The scale of climate change can feel overwhelming, but even minor interventions – from switching off lights, to giving casts reusable water bottles – make a difference. Sustainably sourced materials can cost more but there are savings to be made too. For example, money spent on better insulation lowers heating bills.
Sharing successful ideas between companies is crucial. For example, dance company New Adventures’ current production of Swan Lake is Julie’s Bicycle’s first “green certified tour”. It is working closely with Sadler’s Wells and Norwich Theatre Royal to share sustainability best practices between venues. “There’s already been a ripple effect,” says executive director Imogen Kinchin.
It’s also about getting involved with the wider social and business landscape. The Lyric Hammersmith won The Stage’s sustainability award in February as well as the green business award at Hammersmith and Fulham Council’s annual Brilliant Business Awards.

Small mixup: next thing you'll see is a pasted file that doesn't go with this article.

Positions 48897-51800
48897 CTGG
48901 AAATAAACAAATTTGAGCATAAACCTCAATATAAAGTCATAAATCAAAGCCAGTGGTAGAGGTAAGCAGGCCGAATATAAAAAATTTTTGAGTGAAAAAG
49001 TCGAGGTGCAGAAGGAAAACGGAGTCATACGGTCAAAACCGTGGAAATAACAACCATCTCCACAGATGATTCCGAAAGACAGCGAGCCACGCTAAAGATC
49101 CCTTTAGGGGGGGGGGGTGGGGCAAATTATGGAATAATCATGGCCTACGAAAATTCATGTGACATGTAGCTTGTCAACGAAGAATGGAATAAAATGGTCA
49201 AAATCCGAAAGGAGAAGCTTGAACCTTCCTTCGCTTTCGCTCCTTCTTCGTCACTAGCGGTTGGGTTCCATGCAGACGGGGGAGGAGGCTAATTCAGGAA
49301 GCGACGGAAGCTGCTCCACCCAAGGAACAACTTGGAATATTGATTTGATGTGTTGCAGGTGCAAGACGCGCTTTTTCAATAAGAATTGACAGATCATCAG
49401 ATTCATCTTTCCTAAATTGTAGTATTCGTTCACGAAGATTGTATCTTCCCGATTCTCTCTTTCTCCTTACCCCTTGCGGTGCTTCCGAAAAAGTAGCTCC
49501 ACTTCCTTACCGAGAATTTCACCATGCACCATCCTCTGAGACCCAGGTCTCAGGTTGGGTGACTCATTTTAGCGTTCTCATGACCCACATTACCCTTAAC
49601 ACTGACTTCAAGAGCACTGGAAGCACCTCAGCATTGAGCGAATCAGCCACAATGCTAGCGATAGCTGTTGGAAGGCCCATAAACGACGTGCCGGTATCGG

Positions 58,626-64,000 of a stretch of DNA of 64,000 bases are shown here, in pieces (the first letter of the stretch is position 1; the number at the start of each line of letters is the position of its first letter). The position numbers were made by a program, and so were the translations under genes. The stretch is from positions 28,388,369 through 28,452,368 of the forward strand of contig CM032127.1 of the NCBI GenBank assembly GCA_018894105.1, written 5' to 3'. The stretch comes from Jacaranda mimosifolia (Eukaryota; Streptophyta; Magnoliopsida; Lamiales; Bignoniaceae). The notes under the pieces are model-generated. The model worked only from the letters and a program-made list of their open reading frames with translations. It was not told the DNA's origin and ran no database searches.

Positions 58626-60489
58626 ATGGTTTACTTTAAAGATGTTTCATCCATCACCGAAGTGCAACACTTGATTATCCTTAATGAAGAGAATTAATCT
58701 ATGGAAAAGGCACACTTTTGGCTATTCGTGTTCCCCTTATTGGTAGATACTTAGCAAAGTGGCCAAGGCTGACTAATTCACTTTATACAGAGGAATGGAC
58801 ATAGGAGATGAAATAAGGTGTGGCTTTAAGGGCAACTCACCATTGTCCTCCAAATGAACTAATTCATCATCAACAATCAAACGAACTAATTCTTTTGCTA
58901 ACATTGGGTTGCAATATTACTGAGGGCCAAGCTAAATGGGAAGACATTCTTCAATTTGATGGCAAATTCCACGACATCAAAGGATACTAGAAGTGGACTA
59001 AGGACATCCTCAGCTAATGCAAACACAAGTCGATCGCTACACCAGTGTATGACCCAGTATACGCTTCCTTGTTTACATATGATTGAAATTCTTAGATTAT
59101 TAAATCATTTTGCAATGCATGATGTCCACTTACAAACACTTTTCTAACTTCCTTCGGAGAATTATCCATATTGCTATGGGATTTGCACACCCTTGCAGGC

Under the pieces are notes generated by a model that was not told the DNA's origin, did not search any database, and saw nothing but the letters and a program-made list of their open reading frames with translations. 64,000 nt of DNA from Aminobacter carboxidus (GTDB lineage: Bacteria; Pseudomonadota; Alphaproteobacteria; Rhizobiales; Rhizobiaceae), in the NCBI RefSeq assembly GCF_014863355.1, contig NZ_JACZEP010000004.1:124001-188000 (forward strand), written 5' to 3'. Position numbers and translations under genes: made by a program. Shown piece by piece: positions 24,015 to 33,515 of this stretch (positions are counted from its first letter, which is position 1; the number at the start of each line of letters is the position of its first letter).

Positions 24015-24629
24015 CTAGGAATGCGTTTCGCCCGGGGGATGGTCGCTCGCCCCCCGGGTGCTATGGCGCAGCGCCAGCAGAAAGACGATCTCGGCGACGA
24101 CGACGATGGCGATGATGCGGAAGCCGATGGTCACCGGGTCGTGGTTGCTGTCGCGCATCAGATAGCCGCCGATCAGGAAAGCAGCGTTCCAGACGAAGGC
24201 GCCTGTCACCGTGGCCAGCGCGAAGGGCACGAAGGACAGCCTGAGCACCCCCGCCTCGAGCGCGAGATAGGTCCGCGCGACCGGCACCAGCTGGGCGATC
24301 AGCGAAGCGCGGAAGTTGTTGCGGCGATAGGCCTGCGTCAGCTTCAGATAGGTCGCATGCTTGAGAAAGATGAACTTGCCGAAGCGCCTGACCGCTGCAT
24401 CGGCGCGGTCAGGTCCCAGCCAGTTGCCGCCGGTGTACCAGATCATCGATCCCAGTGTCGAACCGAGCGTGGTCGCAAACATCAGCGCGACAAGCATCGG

“There’s a lot we can do to inspire people,” says Sian Alexander, the Lyric’s executive director. “We’ve got our stages, but we also play a role in our local communities.”
At Julie’s Bicycle, Tickell is optimistic. ACE now makes reporting on sustainability measures a requirement for its NPOs. “I think it’s worked,” she says. Only “a very small minority” still don’t. While she agrees much progress still needs to be made, “you have this group of theatremakers and artists who are really taking on the implications of climate change, conceptually and practically.”
Theatre Improvement Scheme
(The 2019 theme is ‘Improving Environmental Sustainability’.) Theatre operators can apply for grants of up to £20,000 towards their building or equipment.
Recruits two ‘cohorts’ of up to 10 organisations or consortia to work with Julie’s Bicycle to advance their sustainable practice and share insights with their peers and the wider sector.
Over the next four years, the Julie’s Bicycle programme will be working closely with Band 3 NPOs to achieve measurable reductions through development of good environmental management practice.
London Theatre Consortium
Manchester Arts Sustainability Team
Sustainability in Production Alliance